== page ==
This is the second article in a two-part series by Dan Clark. Click here to read his first post, “Taking Your Internal Audit Career to the Next Level: Quick Tips to Express Your Team Support.”
Passion vs Emotion
I have a habit of reading or studying while having the TV on. It makes the studying seem less tedious and I actually retain a lot more of what I read. In these instances I’ve noticed that I tend to gravitate to shows like CSI, Body of Evidence, Dateline or other investigative shows.
If you’re not familiar with CSI, each episode consists of a crime being committed, followed by an investigation aimed at uncovering the guilty party. Naturally, I automatically link this show to auditing in that, at least most of the time; while no crime is committed, internal auditors must investigate and let the evidence lead them to the conclusion. Also, while we may not necessarily always know what “crime” was committed, the investigative techniques are completely transferable.
Inevitably, in these shows, when the investigators react with emotion (or let their emotions drive their investigation) they harm the process and/or the team and arrive at erroneous conclusions. I’ve seen this happen to me personally in certain audit engagements where I’m so incensed at the supposed ignorance or intellectually challenged actions by an auditee that I begin to look at everything from a less than objective point of view. It’s easy to do, but I can confirm that it’s also the wrong thing to do. It’s something I work hard to control and I generally succeed.
As I reflected over my own actions I realized that it’s hard to separate “passion” from “emotion.” Often, we, as human beings, interchange the two even though they aren’t the same thing.
As I continued to explore this interesting conflict – passion vs. emotion – I ran across this and thought it valuable to share. It highlights a very thoughtful truth: one that can help us all by bringing perspective to not what we do but to how we do that which we do.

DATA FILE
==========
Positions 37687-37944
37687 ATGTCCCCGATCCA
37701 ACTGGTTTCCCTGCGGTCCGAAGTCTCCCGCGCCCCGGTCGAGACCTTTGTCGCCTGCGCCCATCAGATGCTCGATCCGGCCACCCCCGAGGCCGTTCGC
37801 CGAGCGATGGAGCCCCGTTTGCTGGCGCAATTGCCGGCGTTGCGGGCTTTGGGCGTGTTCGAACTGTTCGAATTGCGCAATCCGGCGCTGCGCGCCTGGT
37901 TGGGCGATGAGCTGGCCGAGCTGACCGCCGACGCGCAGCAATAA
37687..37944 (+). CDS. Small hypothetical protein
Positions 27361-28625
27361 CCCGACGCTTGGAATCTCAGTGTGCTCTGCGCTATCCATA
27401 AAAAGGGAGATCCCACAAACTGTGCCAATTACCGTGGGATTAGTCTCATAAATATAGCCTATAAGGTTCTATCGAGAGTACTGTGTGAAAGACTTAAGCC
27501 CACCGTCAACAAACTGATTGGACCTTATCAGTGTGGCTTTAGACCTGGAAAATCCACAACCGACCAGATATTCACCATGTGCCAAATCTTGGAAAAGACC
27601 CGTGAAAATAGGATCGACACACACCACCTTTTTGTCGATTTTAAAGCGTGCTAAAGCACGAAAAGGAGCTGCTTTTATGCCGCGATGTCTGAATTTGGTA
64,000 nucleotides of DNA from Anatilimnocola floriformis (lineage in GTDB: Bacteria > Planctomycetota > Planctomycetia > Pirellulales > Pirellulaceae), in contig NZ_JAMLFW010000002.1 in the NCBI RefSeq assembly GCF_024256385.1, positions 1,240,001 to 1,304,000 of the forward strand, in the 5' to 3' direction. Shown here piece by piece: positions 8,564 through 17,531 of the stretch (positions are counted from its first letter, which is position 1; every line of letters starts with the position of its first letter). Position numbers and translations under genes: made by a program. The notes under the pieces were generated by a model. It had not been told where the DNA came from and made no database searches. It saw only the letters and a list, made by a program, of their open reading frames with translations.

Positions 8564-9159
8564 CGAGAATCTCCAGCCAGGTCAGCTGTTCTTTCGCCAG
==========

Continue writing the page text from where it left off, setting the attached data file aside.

There is nothing wrong with having passion for what you do. Passion supports the search of truth and ensures objective momentum to a conclusion. Passion drives discovery, education and ultimate victory.
As an internal auditor, there's nothing wrong with having passion for what you do. @mistieurope
Emotion, on the other hand, is not passion. Not properly managed, emotion can derail the positive effects of passion by tainting the perception of facts and clouding the judgement of the story. Emotion drives separation, distancing and conflicting emotions. Passion motivates individuals and teams to achieve great things. Emotion stalls progress while passion drives it. Emotion drains while passion excites and motivates.
So, once we have been able to separate passion from emotion, how do we change ourselves so that we can take advantage of passion and not be derailed by emotion? Here are some examples.
Emotional Derailer’s to avoid:
- If you don’t get along with a client and can’t control your feelings, let someone else take the lead in that relationship. There’s nothing wrong with a co-worker being in front when it may be a detriment to do it yourself. We can’t get along with everybody all the time.